Tag Archives: mystery

{Book} Sherlock Holmes and the Servants of Hell

Sherlock Holmes and the Servants of Hell

Sherlock Holmes and the Servants of Hell by Paul Kane

“What up with all the Hellraiser?” my husband asked me the other day.

‘Tis the season, I guess.

I do rather like Hellraiser, the movie and the Clive Barker story, “Hellbound Heart,” that it’s based on. I believe I’ve watched the second in the series as well, but haven’t further followed the franchise. The mashup of Sherlock Holmes and Hellraiser lore seemed intriguing to me.

How much Hellraiser is in this novel? Quite a bit. This more than a wink-nudge-nod. I don’t think it’s explicitly necessary to be familiar with the movies or additional literature, but I did find the protracted mention of various Cenobites from other sources to be a little tedious.

Similarly, there are a lot of mentions and allusions to the extended Holmes universe, which I enjoyed more since I’m more familiar with that. I am a little leery of non-canon Holmes fiction, especially when it runs along the lines of “Sherlock Holmes Meets [insert famous historical/fictional character]”, but the conceit of Holmes being drawn to the Lament Configuration after his near-death at Reichenbach was plausible. I thought the personality traits of Holmes and Watson were well-represented, but many of the plot points originated from character other than the duo. It wasn’t *quite* deus ex machina, but close in a couple cases.

It was a fun enough book, especially for an October read.


{Book} Japanese Tales of Mystery & Imagination

Book cover for Japanese Tales of Mystery & Imagination

Japanese Tales of Mystery & Imagination by Edogawa Rampo

I was turned on to this book by a post over at SciFi & Scary: Five Entry-Level Japanese Horror Stories. I’ve read a small amount of modern Japanese horror and have had Lafcadio Hearn’s Kwaidan on my TRB list for long enough that it’s part of my Classics Club list, but I hadn’t read any Japanese mysteries.

Edogawa Rampo is one of the most well-known classical writers of mystery…at least in Japan. Sadly (for non-Japanese readers), only maybe a third of his works have been published in English. His career spans from the 1920s to about 1960, with an understandable lapse during WWII. Rampo was an admirer of Edgar Allan Poe and Arthur Conan Doyle. He has a reoccurring private detective in the form of Kogoro Akechi (“The Psychological Test” being an Akechi mystery included in this anthology), but also dozens of standalone novels and short stories.

This collection was originally published in 1956 while the author was still alive to assist with translation. It mostly collects stories from the 1920s with the exception of “The Cliff” (1950), which does have a very different style—a man and a woman engage in a dialogue at the edge of a cliff until one of them meets their doom.

I’m going recuse myself here: I don’t know much about 1920s’ English-language mysteries. I’ve read a little Agatha Christie and a tiny bit of Dashiell Hammett and Dorothy L. Sayers, but I haven’t really liked any of them. I think perhaps they’re not macabre enough for me and their plots go on too long. So it’s hard for me to contrast Rampo with *them*. But I have read quite a bit of Poe and Doyle. While they were Rampo’s inspiration to write in the mystery genre, he isn’t imitative of them directly. Instead, Rampo’s stories are more grounded in reality than Poe’s Dupin mysteries (I’m thinking about the unlikelyhood of a rampaging orangutan here), but grimmer than Doyle’s Holmes canon.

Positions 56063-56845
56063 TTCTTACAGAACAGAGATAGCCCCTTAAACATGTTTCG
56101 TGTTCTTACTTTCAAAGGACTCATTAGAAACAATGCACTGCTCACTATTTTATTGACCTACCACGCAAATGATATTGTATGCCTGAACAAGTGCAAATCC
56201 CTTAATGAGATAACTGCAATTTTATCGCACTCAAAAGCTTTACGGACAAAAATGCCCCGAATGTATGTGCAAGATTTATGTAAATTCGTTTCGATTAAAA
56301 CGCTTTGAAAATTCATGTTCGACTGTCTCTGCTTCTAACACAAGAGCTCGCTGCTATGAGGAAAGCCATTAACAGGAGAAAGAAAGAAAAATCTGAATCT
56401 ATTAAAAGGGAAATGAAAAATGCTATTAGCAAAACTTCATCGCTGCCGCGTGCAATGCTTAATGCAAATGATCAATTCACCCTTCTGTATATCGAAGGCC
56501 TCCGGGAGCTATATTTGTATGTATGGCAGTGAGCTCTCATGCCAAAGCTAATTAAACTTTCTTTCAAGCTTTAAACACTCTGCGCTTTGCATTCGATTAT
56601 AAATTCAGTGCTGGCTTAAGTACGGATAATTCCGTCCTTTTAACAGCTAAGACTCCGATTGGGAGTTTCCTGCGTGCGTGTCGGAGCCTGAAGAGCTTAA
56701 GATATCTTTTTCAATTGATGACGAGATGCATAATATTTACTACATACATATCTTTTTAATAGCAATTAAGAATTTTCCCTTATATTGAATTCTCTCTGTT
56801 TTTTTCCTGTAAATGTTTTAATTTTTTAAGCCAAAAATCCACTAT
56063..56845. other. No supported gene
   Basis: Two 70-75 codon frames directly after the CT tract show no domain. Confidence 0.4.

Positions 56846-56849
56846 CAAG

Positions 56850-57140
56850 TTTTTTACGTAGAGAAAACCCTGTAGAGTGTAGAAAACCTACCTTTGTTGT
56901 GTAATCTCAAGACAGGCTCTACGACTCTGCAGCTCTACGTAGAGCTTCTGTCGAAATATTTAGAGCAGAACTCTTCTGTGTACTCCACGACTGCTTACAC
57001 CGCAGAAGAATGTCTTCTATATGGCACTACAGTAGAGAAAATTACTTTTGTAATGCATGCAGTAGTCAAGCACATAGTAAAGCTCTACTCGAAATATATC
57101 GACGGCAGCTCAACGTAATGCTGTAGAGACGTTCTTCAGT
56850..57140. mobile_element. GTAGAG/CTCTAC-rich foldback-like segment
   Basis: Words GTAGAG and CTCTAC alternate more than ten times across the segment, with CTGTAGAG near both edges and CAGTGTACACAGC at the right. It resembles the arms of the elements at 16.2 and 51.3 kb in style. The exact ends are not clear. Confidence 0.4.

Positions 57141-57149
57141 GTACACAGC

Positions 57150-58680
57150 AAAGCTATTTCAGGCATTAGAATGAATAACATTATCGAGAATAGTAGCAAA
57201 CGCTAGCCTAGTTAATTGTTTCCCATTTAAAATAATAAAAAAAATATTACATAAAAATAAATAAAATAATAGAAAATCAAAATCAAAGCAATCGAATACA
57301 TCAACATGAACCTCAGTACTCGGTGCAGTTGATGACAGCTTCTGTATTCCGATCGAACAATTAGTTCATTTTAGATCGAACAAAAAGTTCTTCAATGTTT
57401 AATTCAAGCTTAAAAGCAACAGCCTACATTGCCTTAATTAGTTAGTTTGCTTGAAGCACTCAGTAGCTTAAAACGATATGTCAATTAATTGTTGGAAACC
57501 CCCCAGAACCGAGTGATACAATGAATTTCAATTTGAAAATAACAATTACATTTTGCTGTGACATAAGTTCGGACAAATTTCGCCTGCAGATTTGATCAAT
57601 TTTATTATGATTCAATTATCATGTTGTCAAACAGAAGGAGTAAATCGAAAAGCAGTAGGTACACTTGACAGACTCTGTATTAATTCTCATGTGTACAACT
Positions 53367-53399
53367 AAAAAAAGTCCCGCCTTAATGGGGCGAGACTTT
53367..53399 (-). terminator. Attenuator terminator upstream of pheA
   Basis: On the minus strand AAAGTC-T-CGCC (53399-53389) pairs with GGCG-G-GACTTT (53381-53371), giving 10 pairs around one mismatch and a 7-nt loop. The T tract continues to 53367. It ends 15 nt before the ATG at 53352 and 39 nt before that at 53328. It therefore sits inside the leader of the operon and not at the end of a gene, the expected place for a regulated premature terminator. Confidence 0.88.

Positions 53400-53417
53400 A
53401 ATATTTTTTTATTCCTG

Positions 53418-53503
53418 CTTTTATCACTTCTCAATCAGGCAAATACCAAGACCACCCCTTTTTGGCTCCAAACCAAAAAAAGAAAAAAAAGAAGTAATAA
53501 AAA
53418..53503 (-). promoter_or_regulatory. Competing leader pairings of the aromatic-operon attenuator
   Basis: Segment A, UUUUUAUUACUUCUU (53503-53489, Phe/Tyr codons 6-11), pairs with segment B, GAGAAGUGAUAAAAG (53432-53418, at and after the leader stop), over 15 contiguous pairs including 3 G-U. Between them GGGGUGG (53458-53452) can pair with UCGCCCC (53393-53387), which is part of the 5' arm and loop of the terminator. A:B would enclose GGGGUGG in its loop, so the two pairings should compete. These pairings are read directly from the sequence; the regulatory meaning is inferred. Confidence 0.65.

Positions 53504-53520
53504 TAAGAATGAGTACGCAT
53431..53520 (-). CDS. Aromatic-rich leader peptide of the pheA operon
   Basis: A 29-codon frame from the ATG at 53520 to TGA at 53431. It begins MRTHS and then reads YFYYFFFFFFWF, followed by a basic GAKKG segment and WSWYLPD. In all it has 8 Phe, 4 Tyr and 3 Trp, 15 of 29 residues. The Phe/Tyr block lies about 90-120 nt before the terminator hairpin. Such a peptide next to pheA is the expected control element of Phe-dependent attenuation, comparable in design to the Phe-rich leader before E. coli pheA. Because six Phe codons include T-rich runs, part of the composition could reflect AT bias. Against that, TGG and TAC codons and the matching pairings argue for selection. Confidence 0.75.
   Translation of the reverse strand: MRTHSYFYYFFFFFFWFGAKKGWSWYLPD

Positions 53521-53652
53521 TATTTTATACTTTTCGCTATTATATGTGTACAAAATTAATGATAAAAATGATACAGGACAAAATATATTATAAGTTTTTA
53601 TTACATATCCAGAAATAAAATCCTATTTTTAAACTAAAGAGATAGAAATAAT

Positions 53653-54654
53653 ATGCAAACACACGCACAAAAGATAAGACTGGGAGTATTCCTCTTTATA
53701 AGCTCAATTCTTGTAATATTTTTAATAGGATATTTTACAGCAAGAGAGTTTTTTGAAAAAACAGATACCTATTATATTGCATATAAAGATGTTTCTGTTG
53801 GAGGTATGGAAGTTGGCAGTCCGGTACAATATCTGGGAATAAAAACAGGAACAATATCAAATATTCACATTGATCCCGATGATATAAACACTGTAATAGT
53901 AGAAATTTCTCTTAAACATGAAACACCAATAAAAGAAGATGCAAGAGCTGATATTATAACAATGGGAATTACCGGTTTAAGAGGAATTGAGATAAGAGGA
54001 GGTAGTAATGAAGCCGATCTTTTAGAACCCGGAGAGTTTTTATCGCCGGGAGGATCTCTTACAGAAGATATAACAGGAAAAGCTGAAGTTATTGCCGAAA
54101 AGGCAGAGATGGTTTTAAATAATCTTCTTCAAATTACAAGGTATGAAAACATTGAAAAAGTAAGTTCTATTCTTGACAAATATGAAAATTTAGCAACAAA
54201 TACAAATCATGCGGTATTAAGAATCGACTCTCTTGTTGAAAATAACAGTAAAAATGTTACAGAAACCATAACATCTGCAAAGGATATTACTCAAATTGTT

There is also an eroticism to many of Rampo’s stories that I found surprising for the era, though that might be due to my lack of experience with this time frame in literature. The collection begins with “The Human Chair” from 1925, a yarn about a man who hides himself in a big easy chair and finds that he very much likes being able to feel women sit on him. Nothing is explicitly described, but I wonder is such a story would come out of America, even pre-Hays code. (If I’m wrong, let me know. I have so many holes in my literature education!) A few other stories have similarly “deviant” characters.

Japanese Tales of Mystery & Imagination consists of nine tales, all quick compelling reads. I found the book via hoopla, so if you need a book for an upcoming spooky challenge or readathon, you might be able to check it out through your local library’s online system. Definitely worth some time!

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{Book} Death by Suggestion

This book was provided to me by the editor for review consideration.

Death by Suggestion: An Anthology of 19th and Early 20th-Century Tales of Hypnotically Induced Murder, Suicide, and Accidental Death

Death by Suggestion: An Anthology of 19th and Early 20th-Century Tales of Hypnotically Induced Murder, Suicide, and Accidental Death, edited by Donald K Hartman

DEATH BY SUGGESTION gathers together twenty-two short stories from the 19th and early 20th century where hypnotism is used to cause death-either intentionally or by accident. Revenge is a motive for many of the stories, but this anthology also contains tales where characters die because they have a suicide wish, or they need to kill an abusive or unwanted spouse, or they just really enjoy inflicting pain on others. The book also includes an introduction which provides a brief history of hypnotism as well as a listing of real life cases where the use of hypnotism led to (or allegedly led to) death. (via Goodreads)

Why Was I Interested In This Book?
The late 19th and early 20th century was awash in periodicals. A wealth of literature is tucked away, nearly forgotten, in these magazines. It always surprises me how modernly “genre” some of these stories are, especially since they aren’t from the pulp magazine that appear by the 1920s. It’s fun to see what gems can be mined, especially on a particular theme.

In the case of Death by Suggestion, Donald Hartman has pulled together over twenty tales of hypnosis and mesmerism from the Victorian and Edwardian eras  in which death also plays a part. Hypnosis was quite the fad topic at the time and Trillby, the novel that spawned the character of Svengali, was a bestseller.

What Did I Think?
This was an entertaining collection. Appropriately, I read it during October and enjoyed all the perilous situations. There are murders; there are suicides; there are accidents. As is often the case for me, though, (maybe it’s my aging brain) I wish I wouldn’t have read it straight through. The stories tend to start feeling the same when I read too many in a row. It’s not the fault of the stories.